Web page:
go Teaching Poetry Writing: A Five-Canon Approach, is a book for poetry writing instructors who wish to step outside of the box and consider a paradigm that is quite different from the traditional workshop approach. There is no sound theoretical basis for using the traditional workshop model at the undergraduate level, or in most of today's graduate workshops, for that matter.
The workshop model was not designed with undergraduates or the ruck of graduate students in mind. It was designed for gifted, elite writers who needed very little instruction, though they may have benefited from criticism on their manuscripts. Wallace Stegner offers a succinct history of the workshop model in his book On the Teaching of Creative Writing.
According to Stegner, methods used by Harvard professors Dean Le Baron Russell Briggs and Charles Townsend Copeland led directly to the establishment of the Breadloaf Writers' Conference, initially directed by publishing mogul John Farrar, who hired a faculty that included Robert Frost, Louis Untermeyer, and others who 'lectured, read manuscripts, conducted seminars and workshops, played a lot of tennis, drank too much.
Other writers' conferences modeled on Breadloaf soon sprang up. Then, with the establishment of the Writers' Workshop at the State University of Iowa under the direction of Paul Engle in , creative writing and the traditional workshop model entered the core curriculum at the graduate level. In what Donald Justice, the former head of Iowa's program, retrospectively refers to as 'a kind of pyramid scheme,' Iowa graduates founded scores of other programs, offering degrees in creative writing and using the traditional workshop model as the primary or only method of instruction.
In her essay 'Duck, Duck, Turkey: Using Encouragement to Structure Workshop Assignments,' Mary Swander succinctly points out the flaws in using the traditional workshop approach with beginning and intermediate writers:. Paul Engle developed the workshop as a place where young, polished writers could come for a year or two and have their work critiqued. Engle assumed his graduate students already knew how to write. What they needed, he reasoned in this post-WWII era, was a kind of boot camp where they would be toughened up to the brutality of the enemy: the attacking critics When creative writing became 'democratized,' classes in poetry, fiction, and playwriting were offered to students with little developed literary skill.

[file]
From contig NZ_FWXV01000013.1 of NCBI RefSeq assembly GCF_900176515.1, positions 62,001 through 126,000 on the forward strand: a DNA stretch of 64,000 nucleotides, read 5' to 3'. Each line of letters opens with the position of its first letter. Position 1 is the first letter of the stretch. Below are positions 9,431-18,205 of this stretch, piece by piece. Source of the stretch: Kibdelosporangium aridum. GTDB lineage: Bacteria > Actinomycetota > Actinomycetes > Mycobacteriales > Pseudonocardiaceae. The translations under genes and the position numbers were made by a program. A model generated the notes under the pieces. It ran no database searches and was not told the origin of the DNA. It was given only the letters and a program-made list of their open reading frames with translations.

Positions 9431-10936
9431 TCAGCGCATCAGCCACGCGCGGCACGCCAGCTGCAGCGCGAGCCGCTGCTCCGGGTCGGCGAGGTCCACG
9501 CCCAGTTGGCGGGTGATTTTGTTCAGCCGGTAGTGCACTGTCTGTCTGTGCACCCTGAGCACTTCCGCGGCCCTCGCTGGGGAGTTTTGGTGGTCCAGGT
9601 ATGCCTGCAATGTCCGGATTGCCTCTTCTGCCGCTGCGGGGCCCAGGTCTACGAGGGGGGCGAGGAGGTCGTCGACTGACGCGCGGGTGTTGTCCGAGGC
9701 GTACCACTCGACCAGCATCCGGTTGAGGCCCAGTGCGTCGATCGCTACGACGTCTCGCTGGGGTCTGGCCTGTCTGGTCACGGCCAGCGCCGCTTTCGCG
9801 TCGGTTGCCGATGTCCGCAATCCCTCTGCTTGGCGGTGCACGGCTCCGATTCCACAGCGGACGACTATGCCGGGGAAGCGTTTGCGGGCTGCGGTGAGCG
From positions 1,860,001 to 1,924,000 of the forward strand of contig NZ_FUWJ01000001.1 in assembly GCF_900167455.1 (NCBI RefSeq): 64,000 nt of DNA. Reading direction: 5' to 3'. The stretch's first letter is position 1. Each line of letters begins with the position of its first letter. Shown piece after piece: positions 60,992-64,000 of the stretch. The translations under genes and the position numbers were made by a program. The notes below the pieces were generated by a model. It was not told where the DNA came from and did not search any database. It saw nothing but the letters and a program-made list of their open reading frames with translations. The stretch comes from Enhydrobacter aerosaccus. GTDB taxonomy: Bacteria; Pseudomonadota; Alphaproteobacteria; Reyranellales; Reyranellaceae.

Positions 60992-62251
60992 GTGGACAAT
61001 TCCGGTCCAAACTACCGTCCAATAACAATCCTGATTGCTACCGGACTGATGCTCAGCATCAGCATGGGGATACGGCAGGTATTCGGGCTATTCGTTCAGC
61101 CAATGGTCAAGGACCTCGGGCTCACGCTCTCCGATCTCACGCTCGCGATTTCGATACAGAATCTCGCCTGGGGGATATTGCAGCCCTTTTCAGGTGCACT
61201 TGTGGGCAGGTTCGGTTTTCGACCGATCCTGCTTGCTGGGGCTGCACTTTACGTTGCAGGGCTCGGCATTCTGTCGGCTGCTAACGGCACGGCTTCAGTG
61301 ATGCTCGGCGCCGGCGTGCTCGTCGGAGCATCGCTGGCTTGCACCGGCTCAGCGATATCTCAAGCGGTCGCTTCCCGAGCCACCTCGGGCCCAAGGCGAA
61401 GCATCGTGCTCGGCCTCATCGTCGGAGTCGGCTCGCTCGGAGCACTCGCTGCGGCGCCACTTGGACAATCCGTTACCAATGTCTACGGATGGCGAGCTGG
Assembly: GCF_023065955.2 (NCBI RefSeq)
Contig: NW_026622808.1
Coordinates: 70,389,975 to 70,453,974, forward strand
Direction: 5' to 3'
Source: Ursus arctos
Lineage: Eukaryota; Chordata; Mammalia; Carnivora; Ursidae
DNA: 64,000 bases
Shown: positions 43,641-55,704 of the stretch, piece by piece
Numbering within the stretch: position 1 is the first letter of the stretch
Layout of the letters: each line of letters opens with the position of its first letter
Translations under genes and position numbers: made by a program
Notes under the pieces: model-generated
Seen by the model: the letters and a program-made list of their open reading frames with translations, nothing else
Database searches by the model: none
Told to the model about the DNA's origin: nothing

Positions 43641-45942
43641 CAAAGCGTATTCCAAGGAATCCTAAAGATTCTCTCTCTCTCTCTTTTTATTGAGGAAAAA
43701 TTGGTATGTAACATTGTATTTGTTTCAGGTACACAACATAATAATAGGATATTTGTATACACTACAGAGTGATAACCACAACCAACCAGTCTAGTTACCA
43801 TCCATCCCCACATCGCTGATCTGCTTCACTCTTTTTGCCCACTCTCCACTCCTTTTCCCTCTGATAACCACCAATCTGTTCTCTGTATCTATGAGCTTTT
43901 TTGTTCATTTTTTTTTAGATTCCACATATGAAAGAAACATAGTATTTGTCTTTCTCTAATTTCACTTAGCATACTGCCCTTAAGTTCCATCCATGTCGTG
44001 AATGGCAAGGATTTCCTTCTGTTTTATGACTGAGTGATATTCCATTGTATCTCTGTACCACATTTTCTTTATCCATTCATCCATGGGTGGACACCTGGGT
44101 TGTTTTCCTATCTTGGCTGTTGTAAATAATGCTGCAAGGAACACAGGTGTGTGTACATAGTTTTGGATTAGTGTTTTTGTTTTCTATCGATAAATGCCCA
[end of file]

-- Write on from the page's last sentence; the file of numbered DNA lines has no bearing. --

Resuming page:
When a creative writing program is able to recruit students who are already polished writers, perhaps the best pedagogy is one in which the instructor facilitates opportunities for the students to learn from each other. The traditional workshop model seems ideally suited for such interaction.
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According to Stegner, writing with elite students like Engle's in mind: 'The best teaching that goes on in a college writing class is done by members of the class upon one another. The traditional workshop model provides established writers with a source of income that leaves them plenty of time for their own writing. However, a convenience for teachers certainly does not equal a beneficial experience for students.
Daniel Menaker states: 'There is general agreement among professional writers and editors that